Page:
Fellini’s Roma (1972): Affectionate, Satirical Look at the Eternal City

In 1972, Fellini made a tentative return to the kind of film that had made him famous with the semi-documentary Roma (or Fellini’s Roma), an affectionate, satirical look at the Eternal City.

The feature offers a kaleidoscopic synthesis of some facts but also the director’s own memories and wild fantasies, a combination that proved to be uneasy for some viewers and reviewers.

The story begins in the small town where the young Fellini (played by Majore), is born. Majore’s wish to live in Rome materializes when he moves there in 1938, just before WWII breaks out.

Another actor, Gonzales, plays the teenager Fellini, who livves in a tenement, observings the rich lives of his neighbors.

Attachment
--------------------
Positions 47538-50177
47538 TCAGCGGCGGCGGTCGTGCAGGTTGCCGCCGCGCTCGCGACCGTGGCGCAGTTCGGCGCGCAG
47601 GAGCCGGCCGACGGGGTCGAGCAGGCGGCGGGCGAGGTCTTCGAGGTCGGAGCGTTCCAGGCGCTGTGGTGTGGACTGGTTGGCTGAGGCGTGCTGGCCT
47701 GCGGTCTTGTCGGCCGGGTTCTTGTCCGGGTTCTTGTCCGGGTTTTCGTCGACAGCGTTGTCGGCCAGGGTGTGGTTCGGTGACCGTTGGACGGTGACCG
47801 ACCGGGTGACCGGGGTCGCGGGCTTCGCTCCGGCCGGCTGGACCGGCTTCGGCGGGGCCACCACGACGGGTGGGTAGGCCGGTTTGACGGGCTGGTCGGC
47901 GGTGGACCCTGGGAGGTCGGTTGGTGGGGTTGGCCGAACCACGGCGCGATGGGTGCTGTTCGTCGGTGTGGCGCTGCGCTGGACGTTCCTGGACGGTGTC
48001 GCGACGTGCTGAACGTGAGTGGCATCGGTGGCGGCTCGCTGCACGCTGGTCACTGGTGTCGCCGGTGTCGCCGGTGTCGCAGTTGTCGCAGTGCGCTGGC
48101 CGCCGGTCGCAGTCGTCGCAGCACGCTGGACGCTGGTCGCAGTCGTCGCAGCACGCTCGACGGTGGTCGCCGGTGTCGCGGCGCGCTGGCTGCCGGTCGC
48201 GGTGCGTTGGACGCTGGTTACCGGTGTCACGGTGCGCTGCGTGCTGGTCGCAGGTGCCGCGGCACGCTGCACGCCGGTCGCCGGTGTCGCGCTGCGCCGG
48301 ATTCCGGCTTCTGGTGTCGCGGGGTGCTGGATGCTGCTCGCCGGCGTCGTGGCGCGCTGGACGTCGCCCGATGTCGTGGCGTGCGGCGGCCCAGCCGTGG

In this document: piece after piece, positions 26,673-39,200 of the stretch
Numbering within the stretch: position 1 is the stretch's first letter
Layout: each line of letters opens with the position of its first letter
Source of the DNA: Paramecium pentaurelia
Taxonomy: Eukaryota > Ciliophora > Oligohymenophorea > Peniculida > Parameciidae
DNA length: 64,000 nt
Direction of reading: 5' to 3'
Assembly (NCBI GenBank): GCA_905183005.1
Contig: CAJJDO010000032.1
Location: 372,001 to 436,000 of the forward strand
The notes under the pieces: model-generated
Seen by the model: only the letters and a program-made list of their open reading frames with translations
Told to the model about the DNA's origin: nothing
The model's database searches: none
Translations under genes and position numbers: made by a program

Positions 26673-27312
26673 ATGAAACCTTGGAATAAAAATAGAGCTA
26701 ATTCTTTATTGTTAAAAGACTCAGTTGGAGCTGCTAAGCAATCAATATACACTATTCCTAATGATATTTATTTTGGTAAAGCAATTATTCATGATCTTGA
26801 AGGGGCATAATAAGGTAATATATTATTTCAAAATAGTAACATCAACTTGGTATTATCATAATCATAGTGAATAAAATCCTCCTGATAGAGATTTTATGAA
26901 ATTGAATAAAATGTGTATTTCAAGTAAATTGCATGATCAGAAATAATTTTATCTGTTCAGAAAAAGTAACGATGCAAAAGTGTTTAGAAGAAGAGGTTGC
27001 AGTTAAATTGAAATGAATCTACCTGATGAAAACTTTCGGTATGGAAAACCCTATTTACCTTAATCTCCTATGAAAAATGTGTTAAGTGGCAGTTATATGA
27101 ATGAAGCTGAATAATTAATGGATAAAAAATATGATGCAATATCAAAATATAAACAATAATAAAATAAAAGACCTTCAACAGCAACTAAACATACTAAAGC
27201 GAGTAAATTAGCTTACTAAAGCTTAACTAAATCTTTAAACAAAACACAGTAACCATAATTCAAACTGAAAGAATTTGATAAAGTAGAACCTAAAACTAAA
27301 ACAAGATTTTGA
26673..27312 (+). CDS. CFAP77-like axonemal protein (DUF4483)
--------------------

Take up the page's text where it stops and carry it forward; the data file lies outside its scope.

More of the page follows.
Jumping to 1970, the story finds Fellini (playing himself) as a famous filmmaker, shooting a traffic jam during a heavy rainstorm, while his memory goes back to his early days in the city when he attended a vaudeville show.

Back in the present, Fellini shoots the construction of the subway that has been in the process of being built for decades. Meanwhile, the digging leads to archeological revelations, which the area an off-limits zone.  He then depicts in brief and bold brushes a bordello, a clerical fashion show, and a street festival where cops besiege some radical youths.

Fellini himself interviews some “real-life” Romans on camera, such as Anna Magnani (who had never appeared in his movies), Gore Vidal, Alberto Sordi, and Marcello Mastroianni.

Then after dark, the city turns quiet, but the silence is broken by motorcyclists riding all over the city to the Colosseum.

Fellini was criticized by harsh critics for rehashing familiar themes and ideas, resulting in an episodic narrative that often felt like a parody of Fellini’s other, better movies, such as “La Dolce Vita and 81/2.”